Winning the Buy Box – Part 1/2: Price Matching for Amazon Sellers

This is part 1 of 2 in the series Winning the Amazon Buy Box. Read the other parts below:

Every experienced Amazon Seller knows that price matching with the current king of the “Buy Box” hill is essential to actually competing with that Seller.

For most product categories (outside of used goods such as books), the percentage of people who choose to purchase from Sellers without Buy Box status is so tiny that it’s barely worth considering. In most cases, shoppers just click “add to cart.” The average shopper buys from the default Seller.

Since the lowest price determines to a significant degree who wins the largest portion of the Buy Box — especially if all the Sellers of the same product offer Prime shipping through Amazon FBA (Fulfillment By Amazon) — failing to match the lowest price with a Seller who has significant supplies of the product in question is a recipe for losing money. You can’t expect to win if you don’t compete.

Importance of Having a Price Matching Strategy

It’s important to develop a price matching strategy that works with the unit economics of your Amazon business. A few tips:

  • Know the minimum price that you can afford to give up for each SKU that you stock. Whether you use a dynamic repricer, Amazon’s own repricing solution, or manual repricing through Seller Central, knowing the numbers enables you to make smarter decisions about price matching.
  • Know your competition. On the Amazon Marketplace, third party Sellers of the same products compete with one another for attention from Amazon shoppers. If only a single Seller could always get the Buy Box, it would encourage Sellers to undercut each other continuously until all the profit disappeared.

How Amazon Assigns Buy Box Status

The Buy Box gets the lion’s share of revenue on any given product page. So how does Amazon assign Buy Box status? These are the key factors:

  • Whether or not the Seller offers Prime shipping through Amazon FBA or Merchant Fulfilled Prime (Prime offers almost always win the Buy Box if there are no other Prime offers)
  • The feedback history of the Seller and average feedback rating
  • How long the Seller’s account has remained active and in good standing
  • The Seller’s most recent feedback history
  • Pricing
  • Order defect and cancellation rates
  • On time delivery

The precise weights that Amazon assigns each Seller is secret, but the company provides guidance on what the most important factors involved in winning the Buy Box are.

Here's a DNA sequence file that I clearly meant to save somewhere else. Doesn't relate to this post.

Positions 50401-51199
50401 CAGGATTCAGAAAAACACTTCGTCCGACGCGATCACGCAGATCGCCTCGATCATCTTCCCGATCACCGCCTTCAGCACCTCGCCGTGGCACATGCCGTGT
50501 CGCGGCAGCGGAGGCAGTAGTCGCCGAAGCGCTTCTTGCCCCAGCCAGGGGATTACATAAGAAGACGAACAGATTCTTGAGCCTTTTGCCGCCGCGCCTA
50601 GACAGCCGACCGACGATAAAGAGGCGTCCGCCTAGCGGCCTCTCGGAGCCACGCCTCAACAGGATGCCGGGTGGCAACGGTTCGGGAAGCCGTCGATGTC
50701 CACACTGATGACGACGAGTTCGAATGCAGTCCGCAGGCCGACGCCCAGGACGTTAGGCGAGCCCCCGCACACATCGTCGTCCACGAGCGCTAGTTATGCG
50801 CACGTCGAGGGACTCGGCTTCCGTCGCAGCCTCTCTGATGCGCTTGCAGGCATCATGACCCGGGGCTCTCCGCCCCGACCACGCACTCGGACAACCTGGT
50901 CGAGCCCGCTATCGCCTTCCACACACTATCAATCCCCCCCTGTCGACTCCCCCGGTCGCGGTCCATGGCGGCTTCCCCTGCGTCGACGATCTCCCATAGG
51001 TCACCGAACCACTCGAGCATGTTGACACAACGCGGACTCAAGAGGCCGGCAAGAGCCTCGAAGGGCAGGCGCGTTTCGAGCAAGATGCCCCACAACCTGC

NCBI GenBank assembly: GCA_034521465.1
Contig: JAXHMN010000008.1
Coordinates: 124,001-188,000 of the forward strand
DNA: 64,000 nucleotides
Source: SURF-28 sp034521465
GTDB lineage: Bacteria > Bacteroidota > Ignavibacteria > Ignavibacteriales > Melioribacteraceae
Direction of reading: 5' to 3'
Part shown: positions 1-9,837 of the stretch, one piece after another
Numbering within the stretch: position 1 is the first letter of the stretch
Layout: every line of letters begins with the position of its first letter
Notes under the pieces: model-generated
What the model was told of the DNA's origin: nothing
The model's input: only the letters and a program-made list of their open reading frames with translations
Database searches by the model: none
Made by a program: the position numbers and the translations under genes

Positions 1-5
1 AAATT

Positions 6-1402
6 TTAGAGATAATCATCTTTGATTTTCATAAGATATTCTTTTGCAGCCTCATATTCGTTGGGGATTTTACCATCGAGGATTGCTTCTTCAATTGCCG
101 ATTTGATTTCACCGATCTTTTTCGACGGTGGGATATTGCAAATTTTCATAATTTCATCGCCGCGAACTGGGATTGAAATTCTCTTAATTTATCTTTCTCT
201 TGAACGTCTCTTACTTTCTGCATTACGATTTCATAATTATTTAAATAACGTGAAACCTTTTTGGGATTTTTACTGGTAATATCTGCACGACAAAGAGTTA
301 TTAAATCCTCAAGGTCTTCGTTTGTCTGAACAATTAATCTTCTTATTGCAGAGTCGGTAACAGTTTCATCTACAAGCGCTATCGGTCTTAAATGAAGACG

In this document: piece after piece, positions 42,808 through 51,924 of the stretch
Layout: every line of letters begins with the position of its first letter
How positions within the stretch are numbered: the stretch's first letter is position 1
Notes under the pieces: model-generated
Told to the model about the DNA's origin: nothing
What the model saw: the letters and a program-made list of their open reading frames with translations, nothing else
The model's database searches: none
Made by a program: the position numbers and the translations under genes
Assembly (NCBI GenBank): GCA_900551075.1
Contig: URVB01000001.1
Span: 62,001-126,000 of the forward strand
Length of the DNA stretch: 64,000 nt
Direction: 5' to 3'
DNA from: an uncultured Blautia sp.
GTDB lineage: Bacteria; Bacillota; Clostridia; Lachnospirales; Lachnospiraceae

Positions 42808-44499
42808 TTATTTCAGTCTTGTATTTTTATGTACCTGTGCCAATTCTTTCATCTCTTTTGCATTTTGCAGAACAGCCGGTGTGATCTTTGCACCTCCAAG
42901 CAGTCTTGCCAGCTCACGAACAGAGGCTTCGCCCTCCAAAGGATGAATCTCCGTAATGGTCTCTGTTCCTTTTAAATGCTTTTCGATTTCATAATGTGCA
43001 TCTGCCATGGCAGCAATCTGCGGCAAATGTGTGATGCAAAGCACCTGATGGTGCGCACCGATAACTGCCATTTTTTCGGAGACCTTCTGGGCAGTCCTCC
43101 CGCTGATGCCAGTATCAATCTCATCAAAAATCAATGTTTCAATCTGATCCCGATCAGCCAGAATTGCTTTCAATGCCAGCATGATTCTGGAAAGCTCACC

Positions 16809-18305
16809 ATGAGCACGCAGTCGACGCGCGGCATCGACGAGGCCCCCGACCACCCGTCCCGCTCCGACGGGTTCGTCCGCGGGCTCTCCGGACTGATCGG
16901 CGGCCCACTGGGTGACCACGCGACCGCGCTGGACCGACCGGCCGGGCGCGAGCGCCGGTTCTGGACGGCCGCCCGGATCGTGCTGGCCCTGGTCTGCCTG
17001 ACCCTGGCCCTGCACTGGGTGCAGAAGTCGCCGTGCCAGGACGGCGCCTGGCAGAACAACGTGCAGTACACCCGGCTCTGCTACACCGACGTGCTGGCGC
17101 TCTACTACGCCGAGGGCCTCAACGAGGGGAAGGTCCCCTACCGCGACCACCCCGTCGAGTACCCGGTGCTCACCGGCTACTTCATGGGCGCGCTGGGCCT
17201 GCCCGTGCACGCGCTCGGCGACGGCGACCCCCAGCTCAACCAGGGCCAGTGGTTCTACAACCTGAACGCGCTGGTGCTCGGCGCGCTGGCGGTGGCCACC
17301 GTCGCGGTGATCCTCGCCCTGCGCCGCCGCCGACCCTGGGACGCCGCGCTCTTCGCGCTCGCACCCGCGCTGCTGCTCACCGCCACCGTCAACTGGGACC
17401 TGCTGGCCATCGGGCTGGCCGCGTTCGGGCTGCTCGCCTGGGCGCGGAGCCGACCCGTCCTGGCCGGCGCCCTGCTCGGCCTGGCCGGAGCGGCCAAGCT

What this means is that Sellers have a built-in incentive to provide a bit of price stability to the products that they sell, even if they’re competing with another Seller. Price matching at a value that works for both the competing sellers involved and the customers results in a stable and profitable price.

Why Wouldn’t A Third Party Amazon Seller Price Match?

Price matching can get you a bigger Buy Box share and more sales. But an Amazon Seller shouldn’t price match with the lowest price offer if any of the following are true:

  • The lowest price doesn’t have Prime shipping
  • The competing Seller is likely to run out of stock soon
  • Matching the lowest price would cause you to run an unsustainable loss

When you’re competing with an offer that doesn’t have Prime shipping, you don’t have to beat their price to get the Buy Box. In most cases, a Prime offer within the general price range of a non-Prime offer will get the Buy Box. Many shoppers who have a Prime membership will be happy to pay a premium on an offer that provides Prime shipping.

In the case of a new Seller popping in on a listing at a much lower price than yours, depending on your catalog, you may want to hold off on dropping your price to match theirs. Observe how long they’re able to maintain the listing before you drastically reduce your price below the minimum that you’re willing to match. There’s a good chance that the new Seller only has limited inventory. In that case, it may be better to take a wait-and-see approach before adjusting the price.

There’s an alternative to liquidating inventory at a loss if you run into a competitor who comes in with prices that you can’t beat for a prolonged period of time: you can just recall your inventory and sell the product outside the Amazon Marketplace.

Another alternative is to recall the product into cheaper warehouse storage until another opportunity to sell the product profitably emerges again on Amazon.

How Payability Helps Amazon Sellers Execute Profitable Price Matching Strategies

Many Amazon Sellers are forced to liquidate inventory quicker than necessary to maintain adequate cash flow.

This doesn’t have to be the case.

Payability is a finance company that lets Amazon sellers get their Amazon sales paid faster — either the next day or weekly. Instead of waiting up to 14 days for Amazon to pay you, we can provide accelerated Amazon payments. Check out our custom Amazon Seller invoice payment options:

Call us at (646) 494-8675 or email if you’d like to learn more about how you can get paid faster.

This is part 1 of 2 in the series “Winning the Amazon Buy Box.” Read the other part below:

Alison Sperling
Alison is the Director of Marketing at Payability. She has 10+ years of experience in marketing helping small businesses and startups find new tools to grow their business. Prior to Payability, Alison started the marketing team at Stack Overflow. Alison completed an MBA with a concentration in Finance from Syracuse University in 2011. She volunteers with several cat rescue organizations.

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